The Angels’ Share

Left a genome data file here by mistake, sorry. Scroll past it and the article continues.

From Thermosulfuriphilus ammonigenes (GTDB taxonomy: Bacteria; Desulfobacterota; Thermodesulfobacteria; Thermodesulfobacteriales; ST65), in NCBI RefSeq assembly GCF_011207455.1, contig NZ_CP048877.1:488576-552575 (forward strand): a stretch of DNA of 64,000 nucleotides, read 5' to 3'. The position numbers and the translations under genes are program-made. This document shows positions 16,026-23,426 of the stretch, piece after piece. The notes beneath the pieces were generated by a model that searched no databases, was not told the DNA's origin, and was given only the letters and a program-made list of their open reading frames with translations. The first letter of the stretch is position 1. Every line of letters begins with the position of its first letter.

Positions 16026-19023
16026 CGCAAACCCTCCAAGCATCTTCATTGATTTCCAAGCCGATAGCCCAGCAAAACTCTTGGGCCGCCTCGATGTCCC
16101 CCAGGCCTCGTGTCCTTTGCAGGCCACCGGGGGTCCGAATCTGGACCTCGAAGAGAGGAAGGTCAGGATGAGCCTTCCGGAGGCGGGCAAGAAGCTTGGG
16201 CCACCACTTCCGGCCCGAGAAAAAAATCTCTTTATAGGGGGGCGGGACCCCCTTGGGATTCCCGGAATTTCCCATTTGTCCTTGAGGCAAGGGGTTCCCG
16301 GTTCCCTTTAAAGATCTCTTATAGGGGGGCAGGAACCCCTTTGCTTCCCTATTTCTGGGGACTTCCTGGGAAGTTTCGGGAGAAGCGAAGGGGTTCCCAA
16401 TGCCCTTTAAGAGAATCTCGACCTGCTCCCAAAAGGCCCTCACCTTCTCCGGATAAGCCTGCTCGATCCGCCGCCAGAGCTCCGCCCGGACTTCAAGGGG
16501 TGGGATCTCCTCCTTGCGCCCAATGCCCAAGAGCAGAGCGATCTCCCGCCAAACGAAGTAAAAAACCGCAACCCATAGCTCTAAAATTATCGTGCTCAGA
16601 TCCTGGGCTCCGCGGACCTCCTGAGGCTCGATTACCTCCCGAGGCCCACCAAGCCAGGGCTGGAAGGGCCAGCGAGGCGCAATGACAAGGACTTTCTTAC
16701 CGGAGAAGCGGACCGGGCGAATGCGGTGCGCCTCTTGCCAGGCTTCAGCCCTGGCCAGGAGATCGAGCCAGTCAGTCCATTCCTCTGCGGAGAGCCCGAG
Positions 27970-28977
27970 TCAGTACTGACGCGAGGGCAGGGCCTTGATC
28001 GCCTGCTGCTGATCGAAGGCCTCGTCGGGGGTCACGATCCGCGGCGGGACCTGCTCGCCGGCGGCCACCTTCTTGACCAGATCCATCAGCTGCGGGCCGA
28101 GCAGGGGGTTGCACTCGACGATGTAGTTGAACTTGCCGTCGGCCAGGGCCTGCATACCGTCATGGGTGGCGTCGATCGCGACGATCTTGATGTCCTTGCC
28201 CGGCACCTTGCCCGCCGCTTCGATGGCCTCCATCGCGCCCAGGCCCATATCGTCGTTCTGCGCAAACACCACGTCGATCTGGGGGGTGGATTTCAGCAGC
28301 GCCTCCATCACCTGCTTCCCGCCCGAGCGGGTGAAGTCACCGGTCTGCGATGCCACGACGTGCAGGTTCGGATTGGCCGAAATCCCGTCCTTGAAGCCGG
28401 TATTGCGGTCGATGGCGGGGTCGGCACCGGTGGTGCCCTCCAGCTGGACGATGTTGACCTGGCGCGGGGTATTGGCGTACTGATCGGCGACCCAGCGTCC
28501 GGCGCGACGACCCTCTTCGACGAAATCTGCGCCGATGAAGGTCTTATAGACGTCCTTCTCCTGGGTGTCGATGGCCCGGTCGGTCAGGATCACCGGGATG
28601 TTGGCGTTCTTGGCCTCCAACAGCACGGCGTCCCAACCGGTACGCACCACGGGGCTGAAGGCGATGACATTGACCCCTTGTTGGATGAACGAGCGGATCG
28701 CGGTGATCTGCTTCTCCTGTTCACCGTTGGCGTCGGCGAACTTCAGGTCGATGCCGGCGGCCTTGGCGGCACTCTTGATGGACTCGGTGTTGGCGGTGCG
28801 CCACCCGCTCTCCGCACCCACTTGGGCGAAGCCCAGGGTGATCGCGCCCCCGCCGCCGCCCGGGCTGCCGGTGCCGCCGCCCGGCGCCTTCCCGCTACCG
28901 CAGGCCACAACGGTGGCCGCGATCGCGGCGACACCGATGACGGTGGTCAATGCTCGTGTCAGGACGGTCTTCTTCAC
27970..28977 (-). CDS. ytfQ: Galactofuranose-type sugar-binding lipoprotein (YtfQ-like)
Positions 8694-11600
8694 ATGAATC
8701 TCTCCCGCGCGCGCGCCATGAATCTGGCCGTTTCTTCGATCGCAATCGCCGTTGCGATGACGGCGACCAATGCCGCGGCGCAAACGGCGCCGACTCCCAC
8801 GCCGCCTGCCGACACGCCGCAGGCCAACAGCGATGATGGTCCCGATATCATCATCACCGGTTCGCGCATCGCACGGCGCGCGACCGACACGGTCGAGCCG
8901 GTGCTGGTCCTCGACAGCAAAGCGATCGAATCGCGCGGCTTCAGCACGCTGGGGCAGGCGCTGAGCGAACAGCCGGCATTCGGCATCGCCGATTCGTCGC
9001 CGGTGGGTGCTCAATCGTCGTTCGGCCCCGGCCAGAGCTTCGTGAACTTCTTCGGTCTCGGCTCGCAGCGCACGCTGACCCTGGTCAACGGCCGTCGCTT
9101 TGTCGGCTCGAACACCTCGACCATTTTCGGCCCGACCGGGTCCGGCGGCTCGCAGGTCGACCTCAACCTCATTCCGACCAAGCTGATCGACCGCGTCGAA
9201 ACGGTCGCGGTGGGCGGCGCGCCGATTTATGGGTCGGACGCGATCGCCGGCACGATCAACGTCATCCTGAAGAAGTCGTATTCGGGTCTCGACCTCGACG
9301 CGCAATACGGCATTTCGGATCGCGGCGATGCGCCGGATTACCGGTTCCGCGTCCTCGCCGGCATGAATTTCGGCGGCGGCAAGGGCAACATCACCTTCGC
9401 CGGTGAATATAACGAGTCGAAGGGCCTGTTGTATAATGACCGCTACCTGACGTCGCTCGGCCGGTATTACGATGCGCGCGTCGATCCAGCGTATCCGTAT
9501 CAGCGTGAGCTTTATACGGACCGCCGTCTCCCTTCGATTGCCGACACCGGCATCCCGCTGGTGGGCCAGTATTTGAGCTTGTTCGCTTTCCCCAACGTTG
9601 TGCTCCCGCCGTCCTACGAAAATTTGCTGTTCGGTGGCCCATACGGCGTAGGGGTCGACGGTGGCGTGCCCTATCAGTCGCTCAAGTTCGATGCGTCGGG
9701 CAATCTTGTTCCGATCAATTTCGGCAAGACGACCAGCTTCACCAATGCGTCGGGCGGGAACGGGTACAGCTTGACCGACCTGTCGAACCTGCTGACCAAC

A Ken Loach comedy? That’s not as much of a surprise at it first sounds for anyone who has seen the legendary director’s charming 1991 comedy Riff-Raff, for example. In The Angels’ Share, the award-winning filmmaker behind such uncompromising dramas as The Wind that Shakes the Barley once again exchanges his hard-hitting socio-political critiques for heartwarming and often bawdy humor with this delightfully old-fashioned, breezy caper-comedy about a scheming Scottish youngster and his mates determined to break into a distillery and make off with some pricey malt whisky. Robbie (Paul Brannigan), completing a sentence of community service for some minor criminal activity, comes under the tutelage of good-hearted supervisor Harry (John Henshaw). When Harry, a whisky lover, decides to instill a little Scottish pride in Robbie and his fellow malcontents by making them aware of their venerable heritage, his choice of field trip is clear: the local distillery. Robbie displays a surprisingly discerning nose for the good stuff and when he discovers that distilleries make allowances for evaporation – the “angels’ share” – an idea begins to brew: why not, quite literally, skim a little off the top of a premium cask and sell it to an unscrupulous buyer? A hilarious comedy about second chances, The Angels’ Share is a tender crowd-pleaser that carries itself like a fine whiskey – warm, a little sweet, and unequivocally a joy to consume. (Dir. by Ken Loach, 2012, UK, In English with English subtitles, 101 mins., Not Rated, IFC Films) Digital